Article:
Wait and watch

Bhutan Times - - Editorial -

The Royal Civil Ser­vice Com­mis­sion has amended the pro­vi­sions with re­gard to the ma­ter­nity leave and pa­ter­nity leave be­gin­ning this month. Now all the moth­ers work­ing un­der the civil ser­vice will be pro­vided a paid leave of six months and pa­ter­nity leave for ten days with a view to pro­mote fam­ily val­ues and chil­dren’s wel­fare in line with GNH pol­icy of the coun­try.

While the im­por­tance on breast­feed­ing and he un­der­ly­ing of ex­clu­sive breast­feed­ing and the un­der­ly­ing health im­pact to the child and the mother. It has also been mo­ti­vated by the find­ings from the Na­tional Nu­tri­tional Sur­vey (2015), which show that the ex­clu­sive breast­feed­ing rate in Bhutan has been found to be only 51.4%. Stud­ies have shown that t he preva­lence of stunt­ing, wast­ing and un­der­weight can be im­proved by pro­mot­ing six months of ex­clu­sive breast­feed­ing, among oth­ers.

Ac­cord­ing to the World Health Or­ga­ni­za­tion breast­feed­ing is the best source of nour­ish­ment for in­fants and young chil­dren and one of the most ef­fec­tive ways to en­sure child health and sur­vival. Peo­ple who were breast­fed as ba­bies are less likely to be over­weight or obese later in life. They may also be less prone to di­a­betes and per­form bet­ter in in­tel­li­gence tests; but glob­ally only an es­ti­mated 38% of in­fants are ex­clu­sively breast­fed for six months.

Breast milk gives in­fants all the nu­tri­ents they need for healthy de­vel­op­ment. It is safe and con­tains an­ti­bod­ies that help pro­tect in­fants from com­mon child­hood ill­nesses such as di­ar­rhoea and pneu­mo­nia, the two pri­mary causes of child mor­tal­ity world­wide. Breast milk is read­ily avail­able and af­ford­able, which helps to en­sure that in­fants get ad­e­quate nutri­tion.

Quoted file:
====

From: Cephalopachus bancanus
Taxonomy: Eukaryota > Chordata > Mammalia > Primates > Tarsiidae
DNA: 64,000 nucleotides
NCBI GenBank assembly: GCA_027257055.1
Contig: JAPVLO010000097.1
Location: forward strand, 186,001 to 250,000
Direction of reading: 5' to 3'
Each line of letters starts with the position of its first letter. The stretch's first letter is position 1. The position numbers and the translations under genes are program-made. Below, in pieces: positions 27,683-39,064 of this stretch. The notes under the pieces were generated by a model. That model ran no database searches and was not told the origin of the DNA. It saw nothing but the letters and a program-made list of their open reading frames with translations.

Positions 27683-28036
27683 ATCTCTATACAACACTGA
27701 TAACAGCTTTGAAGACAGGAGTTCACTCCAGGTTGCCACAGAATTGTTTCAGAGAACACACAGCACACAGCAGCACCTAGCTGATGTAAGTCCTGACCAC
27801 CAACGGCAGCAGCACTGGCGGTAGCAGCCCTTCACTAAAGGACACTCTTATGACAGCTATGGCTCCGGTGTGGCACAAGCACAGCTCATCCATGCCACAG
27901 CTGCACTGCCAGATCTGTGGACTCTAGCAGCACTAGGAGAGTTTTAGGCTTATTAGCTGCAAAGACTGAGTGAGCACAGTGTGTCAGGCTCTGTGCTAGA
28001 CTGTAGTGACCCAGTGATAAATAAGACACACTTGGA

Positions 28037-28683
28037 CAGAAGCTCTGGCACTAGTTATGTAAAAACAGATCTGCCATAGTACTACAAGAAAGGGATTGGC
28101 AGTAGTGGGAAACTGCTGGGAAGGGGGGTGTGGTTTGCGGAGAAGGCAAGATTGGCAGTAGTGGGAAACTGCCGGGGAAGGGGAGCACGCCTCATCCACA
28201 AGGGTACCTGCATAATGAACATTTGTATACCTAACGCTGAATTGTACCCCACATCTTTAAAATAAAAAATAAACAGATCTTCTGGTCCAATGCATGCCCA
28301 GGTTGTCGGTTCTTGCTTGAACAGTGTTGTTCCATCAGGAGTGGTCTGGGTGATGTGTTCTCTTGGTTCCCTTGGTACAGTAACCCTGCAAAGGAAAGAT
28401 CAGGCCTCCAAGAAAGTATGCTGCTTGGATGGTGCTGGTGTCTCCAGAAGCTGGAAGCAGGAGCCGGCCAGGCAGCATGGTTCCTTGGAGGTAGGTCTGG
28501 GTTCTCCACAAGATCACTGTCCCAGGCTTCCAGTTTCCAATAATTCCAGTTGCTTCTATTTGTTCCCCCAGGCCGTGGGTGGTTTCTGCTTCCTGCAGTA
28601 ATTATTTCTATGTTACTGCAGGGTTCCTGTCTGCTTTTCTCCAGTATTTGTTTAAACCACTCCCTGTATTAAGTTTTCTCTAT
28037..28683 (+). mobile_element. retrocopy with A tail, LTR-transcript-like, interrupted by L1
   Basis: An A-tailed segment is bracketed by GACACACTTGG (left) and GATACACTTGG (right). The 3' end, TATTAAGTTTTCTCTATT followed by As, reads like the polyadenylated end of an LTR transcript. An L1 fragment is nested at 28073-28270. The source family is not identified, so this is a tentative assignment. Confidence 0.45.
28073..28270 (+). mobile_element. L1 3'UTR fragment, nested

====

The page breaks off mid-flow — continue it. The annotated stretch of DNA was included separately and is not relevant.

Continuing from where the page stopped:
In ad­di­tion to that and in keep­ing mind that good nutri­tion and care dur­ing the first thou­sand day of the child de­vel­op­ment which is be­tween the pe­riod of women’s preg­nancy and her child se­cond birth­day sets a health foun­da­tion for all the years to come. As such the baby feed­ing break as ex­tended to the time till the baby turns one to two years of age.

In case of teach­ing and med­i­cal pro­fes­sional a mother with the baby up to 2 years may be al­lowed to ex­tend lunch time from 12 noon to 2 PM. The man­age­ment is to en­sure that the ser­vices are not af­fected as a re­sult of such ar­range­ments. But there has been no pro­vi­sions made for the med­i­cal pro­fes­sion­als car­ry­ing out 12 hours night and keep them­selves awake serv­ing the sick pa­tients.

As pri­vate sec­tor is one of the ma­jor em­ployer of the county and with­out the amend­ment of the rules with re­gard to ma­ter­nity leave , the fe­male em­ploy­ees in the pri­vate sec­tor will have to wait till th­ese leg­is­la­tions comes into force. The wait may bear the same fruit for them too.

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